Jennifer Livingston, anchor on Wisconsin’s WKBT News 8 This Morning, recently received an email, written by a man, titled “Community Responsibility.” It read:
It’s unusual that I see your morning show, but I did so for a very short time today. I was surprised indeed to witness that your physical condition hasn’t improved for many years. Surely you don’t consider yourself a suitable example for this community’s young people, girls in particular. Obesity is one of the worst choices a person can make and one of the most dangerous habits to maintain. I leave you this note hoping that you’ll reconsider your responsibility as a local public personality to present and promote a healthy lifestyle.
Yikes — We never realized that sexism, cruelty, and fat-shaming could all fit under the unconvincing guise of public concern. In fact, so many things about this message disturb us, we find it difficult to refrain from responding in an incoherent, profanity-laced rant. Amazingly, if Ms. Livingston was inclined to respond that way as well, you’d never know it; she managed to muster incredible grace, dignity, and, humor by replying to her bully (there’s really no other word for him) in a manner that not only made her own voice heard, but also sent a powerful and inspiring message about bullying behavior in general.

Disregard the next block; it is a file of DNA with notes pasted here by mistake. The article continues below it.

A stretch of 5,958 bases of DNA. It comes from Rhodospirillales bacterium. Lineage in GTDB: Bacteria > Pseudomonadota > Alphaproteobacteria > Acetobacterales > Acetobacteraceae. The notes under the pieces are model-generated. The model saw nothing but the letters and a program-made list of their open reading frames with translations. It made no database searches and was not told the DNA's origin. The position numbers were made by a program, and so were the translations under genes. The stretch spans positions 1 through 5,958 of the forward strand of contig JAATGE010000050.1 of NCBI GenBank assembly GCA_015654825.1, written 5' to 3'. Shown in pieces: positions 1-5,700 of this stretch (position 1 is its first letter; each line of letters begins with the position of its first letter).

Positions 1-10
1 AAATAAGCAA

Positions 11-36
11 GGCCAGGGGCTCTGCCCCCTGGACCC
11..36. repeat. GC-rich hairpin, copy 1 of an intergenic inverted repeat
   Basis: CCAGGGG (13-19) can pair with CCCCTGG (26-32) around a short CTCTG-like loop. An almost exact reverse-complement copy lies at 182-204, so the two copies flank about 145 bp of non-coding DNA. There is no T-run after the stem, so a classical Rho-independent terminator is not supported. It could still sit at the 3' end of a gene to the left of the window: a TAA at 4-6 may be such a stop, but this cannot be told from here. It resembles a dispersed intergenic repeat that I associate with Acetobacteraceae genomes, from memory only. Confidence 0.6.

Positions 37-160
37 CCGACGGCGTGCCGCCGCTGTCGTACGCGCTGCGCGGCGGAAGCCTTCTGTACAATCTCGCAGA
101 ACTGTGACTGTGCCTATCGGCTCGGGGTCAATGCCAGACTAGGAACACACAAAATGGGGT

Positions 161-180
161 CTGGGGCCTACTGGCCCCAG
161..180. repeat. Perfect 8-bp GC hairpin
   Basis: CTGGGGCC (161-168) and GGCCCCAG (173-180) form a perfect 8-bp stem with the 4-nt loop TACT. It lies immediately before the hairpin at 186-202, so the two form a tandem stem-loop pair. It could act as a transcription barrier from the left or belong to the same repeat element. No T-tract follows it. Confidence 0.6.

Her response, shown in the above video, went like this:
The truth is: you could call me fat. And yes, even obese, on a doctor’s chart. But to the person who wrote me that letter: Do you think I don’t know that? That your cruel words are pointing out something that I don’t see? You don’t know me. You are not a friend of mine. You are not a part of my family and you have admitted that you don’t watch the show. So you know nothing about me but what you see on the outside… And I am much more than a number on a scale.
October is is national anti-bullying month, and this is a problem that is growing every day in our schools and on the internet. It is a major issue in the lives of young people today. And as the mother of three young girls, it scares me to death. Now I am a grown woman, and luckily for me, I have a very thick skin — literally, as that email pointed out, and otherwise. That man’s words mean nothing to me. But what really angers me about this is there are children who don’t know better… The internet has become a weapon. Our schools have become a battleground. And this behavior is learned. It is passed down from people like the man who wrote me that email. If you are at home, and you are talking about the fat newslady, guess what? Your children are probably going to go to school and call someone fat. We need to teach our kids how to be kind, not critical, and we need to do that by example.
*Applause!* When individuals whose jobs place them in the public eye are personally attacked, the easiest way for them to to respond is to hit back–or to ignore the matter altogether. Ms. Livingston has set an excellent example by doing neither–instead, she reminds us how much words matter by responding to those meant to scathe and wound with those meant to inspire and unite. Now if you’ll excuse us, we’re going to watch the video again and cheer some more.